Alex Almeida is the head security analyst at a leading risk advisory firm.
Three top commanders have been replaced in northern areas where Iran-backed militias are trying to outmuscle the regular security forces. Washington should find out why.
On May 29, the Iraqi government announced that its leading military commander in Mosul, Maj. Gen. Najim Abdullah al-Jabbouri, would be retiring in June. Replacing him as head of the Nineveh Operations Command (NiOC) is Staff Maj. Gen. Numan Abdul al-Zubai, who will transfer after briefly leading the Salah al-Din Operations Command. In his place at SaDOC will be Staff Maj. Gen. Abdul Mohsen al-Abbasi, who will vacate the Diyala Operations Command (DOC) to a division commander, Staff Maj. Gen. Ghassan al-Izzi.
The incoming officers are not necessarily bad choices. General Zubai, a Sunni, has a long record fighting the Islamic State (IS) with Iraqi army formations in Anbar province. Unlike his predecessor, he is not a native of Nineveh province, instead hailing from western Baghdad. General Abbasi, a Sunni combat commander from Kirkuk, has considerable experience leading the army’s 14th Division near Fallujah. And General Izzi previously led the 11th Division in northeast Baghdad. The one thing all these commanders have in common is that they recently transferred from environments where they had to make daily accommodations with powerful militia leaders.
The circumstances and timing of the changes are more worrisome. General Jabbouri formerly served as police chief and mayor of Tal Afar, where his work alongside U.S. forces in 2005-2008 provided one of the first clear counterinsurgency victories against al-Qaeda in Iraq, the forerunner to IS. After being driven out of the country in 2009 by Shia elements in the security forces, he worked at National Defense University in Washington until 2014. He returned to Iraq in 2015, however, leading the effort to liberate and govern Mosul within his native Nineveh province. Although resented by some personnel for being an air defense officer in a senior army role, he was effective at recruiting local tribes for the anti-IS fight and partnering with the U.S.-led coalition. He also sought to implement the Iraqi government’s policy of reducing the threat to local stability posed by Popular Mobilization Forces (PMF) militia elements in Mosul city and the Nineveh Plains. According to official explanations, he is now being retired due to age, even though many generals older than him have continued to serve.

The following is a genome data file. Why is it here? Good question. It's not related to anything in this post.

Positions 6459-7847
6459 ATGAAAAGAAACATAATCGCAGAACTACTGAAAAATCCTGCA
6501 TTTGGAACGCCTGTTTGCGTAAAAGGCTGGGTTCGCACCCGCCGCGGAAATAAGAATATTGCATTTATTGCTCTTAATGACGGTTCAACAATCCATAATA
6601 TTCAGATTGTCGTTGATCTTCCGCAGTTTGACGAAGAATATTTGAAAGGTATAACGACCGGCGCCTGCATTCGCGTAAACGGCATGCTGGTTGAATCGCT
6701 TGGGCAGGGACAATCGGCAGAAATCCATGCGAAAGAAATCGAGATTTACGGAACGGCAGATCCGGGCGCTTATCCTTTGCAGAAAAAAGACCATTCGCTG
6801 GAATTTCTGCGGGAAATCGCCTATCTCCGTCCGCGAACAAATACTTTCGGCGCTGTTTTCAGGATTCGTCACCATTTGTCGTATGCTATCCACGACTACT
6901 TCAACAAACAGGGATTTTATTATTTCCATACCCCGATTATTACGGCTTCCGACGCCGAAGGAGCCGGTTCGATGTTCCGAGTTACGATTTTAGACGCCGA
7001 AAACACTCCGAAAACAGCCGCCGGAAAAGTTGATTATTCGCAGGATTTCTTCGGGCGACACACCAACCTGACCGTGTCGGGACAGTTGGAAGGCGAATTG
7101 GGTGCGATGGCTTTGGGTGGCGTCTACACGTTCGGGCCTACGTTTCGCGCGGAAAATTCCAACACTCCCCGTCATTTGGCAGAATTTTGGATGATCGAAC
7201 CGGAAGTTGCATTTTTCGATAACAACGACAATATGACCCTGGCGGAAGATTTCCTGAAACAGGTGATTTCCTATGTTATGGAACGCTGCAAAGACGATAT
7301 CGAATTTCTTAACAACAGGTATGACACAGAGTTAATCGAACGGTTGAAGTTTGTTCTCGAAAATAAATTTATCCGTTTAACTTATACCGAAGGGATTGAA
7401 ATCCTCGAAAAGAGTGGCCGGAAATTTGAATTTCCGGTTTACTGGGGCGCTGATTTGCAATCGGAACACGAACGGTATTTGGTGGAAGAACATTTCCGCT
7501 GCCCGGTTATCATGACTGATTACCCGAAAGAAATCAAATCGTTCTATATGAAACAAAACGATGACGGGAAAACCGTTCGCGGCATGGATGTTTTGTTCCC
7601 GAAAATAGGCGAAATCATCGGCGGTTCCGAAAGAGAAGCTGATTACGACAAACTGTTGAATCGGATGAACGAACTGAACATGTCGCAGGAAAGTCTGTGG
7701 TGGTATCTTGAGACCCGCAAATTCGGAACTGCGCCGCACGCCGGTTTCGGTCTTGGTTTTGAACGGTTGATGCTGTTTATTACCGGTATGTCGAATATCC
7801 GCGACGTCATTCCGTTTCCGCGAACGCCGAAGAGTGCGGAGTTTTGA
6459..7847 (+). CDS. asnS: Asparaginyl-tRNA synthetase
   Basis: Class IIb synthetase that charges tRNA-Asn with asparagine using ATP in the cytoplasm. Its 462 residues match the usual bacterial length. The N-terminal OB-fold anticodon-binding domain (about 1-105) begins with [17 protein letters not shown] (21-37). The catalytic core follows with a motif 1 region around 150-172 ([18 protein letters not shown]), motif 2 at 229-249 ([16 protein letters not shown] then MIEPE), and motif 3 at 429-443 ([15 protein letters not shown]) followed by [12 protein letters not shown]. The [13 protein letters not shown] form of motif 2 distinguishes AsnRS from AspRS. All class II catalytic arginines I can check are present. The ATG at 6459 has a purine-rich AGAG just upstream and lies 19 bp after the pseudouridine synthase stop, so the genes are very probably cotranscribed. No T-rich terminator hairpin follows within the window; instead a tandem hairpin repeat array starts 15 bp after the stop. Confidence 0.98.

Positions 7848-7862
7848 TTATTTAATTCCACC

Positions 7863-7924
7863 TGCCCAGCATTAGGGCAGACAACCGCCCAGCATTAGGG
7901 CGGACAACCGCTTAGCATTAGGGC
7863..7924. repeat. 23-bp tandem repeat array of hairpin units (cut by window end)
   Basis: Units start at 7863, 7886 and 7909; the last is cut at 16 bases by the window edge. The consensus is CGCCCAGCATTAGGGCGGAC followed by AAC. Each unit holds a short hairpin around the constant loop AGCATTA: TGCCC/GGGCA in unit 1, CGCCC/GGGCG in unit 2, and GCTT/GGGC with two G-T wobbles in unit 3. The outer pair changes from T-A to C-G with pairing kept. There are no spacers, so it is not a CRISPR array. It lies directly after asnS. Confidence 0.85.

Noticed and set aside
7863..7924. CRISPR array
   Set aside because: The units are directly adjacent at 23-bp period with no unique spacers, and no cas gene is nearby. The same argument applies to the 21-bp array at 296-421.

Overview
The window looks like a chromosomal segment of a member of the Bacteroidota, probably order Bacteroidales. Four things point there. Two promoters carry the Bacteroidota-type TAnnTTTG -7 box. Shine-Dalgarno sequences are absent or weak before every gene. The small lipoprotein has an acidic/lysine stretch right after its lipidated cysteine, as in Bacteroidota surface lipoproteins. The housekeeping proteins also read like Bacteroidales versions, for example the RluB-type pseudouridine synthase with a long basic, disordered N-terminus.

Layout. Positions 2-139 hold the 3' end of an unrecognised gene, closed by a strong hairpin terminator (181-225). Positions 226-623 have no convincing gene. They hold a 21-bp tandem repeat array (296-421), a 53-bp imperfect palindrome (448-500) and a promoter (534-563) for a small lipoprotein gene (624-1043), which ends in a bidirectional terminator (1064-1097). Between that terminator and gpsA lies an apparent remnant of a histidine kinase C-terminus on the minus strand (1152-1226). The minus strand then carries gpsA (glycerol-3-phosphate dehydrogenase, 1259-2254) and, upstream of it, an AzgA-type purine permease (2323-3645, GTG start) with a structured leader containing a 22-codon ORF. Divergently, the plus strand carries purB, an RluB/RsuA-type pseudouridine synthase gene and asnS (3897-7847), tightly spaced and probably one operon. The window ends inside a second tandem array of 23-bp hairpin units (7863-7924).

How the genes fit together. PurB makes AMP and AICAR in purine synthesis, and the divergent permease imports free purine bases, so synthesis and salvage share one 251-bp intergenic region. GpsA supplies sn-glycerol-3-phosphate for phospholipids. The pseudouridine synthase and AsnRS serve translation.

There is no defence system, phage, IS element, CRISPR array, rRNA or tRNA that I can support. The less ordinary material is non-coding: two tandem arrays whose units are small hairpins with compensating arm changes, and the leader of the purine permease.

General Jabbouri’s discharge comes at a time when pro-Iranian elements within the predominantly Shia PMF have struck deals with local Sunni and Kurdish partners to elect Mansour Marid—a member of a PMF-associated political bloc—as governor of Sunni-majority Nineveh. This controversial action has split Sunni factions in both the provincial government and Baghdad. Alongside Jabbouri’s retirement and the refusal of militias in the Nineveh Plains to comply with legal orders placing them under NiOC’s control, the PMF’s outsize role in the governor’s appointment sends a worrisome message.
After all, this is how Mosul began to rot in 2011-2014, when the city slid downhill from relative stability to IS control. Just days after U.S. forces withdrew in late 2011, Iraq began to remove senior American-trained army officers from key commands. In the two years before Mosul fell, the area’s top military officials were replaced no fewer than seven times, and the provincial police chief twice, with each change worse than the last. In contrast, one of former prime minister Haider al-Abadi’s first steps upon assuming office in 2014 was to quickly restore Jabbouri and other U.S.-trained commanders, and the result was the liberation of two dozen cities in just three years.
Washington has a stake in Iraq’s security, particularly in the leadership of the regular military forces, America’s most important partners in the war against IS. The U.S. government should therefore devote more effort to early warning and assessment of senior command changes in Iraq, especially multiple replacements of officers with a proven track record of fighting IS or preventing its reemergence. The Combined Joint Task Force and the U.S. embassy should regularly report to Prime Minister Adil Abdulmahdi if new commanders give special favor to militias, are less cooperative than their predecessors, or refuse legal orders from Baghdad.
The Iraqi army’s efforts to absorb and control militias in the Nineveh Plains may be an early test of success on this front. Learning who pushed the decision to remove Jabbouri—and why—is another important item to track down. Looking closely at the Kurdistan Democratic Party’s role in selecting Nineveh’s new governor may provide further insight on the reliability of U.S. partners. Only by doggedly highlighting negative conduct can Washington hope to prevent slippage in Iraq’s military and civil leadership.
Michael Knights, a senior fellow at The Washington Institute, has spent considerable time since 2003 embedded with the Iraqi security forces. Alexandre Mello is the lead security analyst at energy advisory service Horizon Client Access.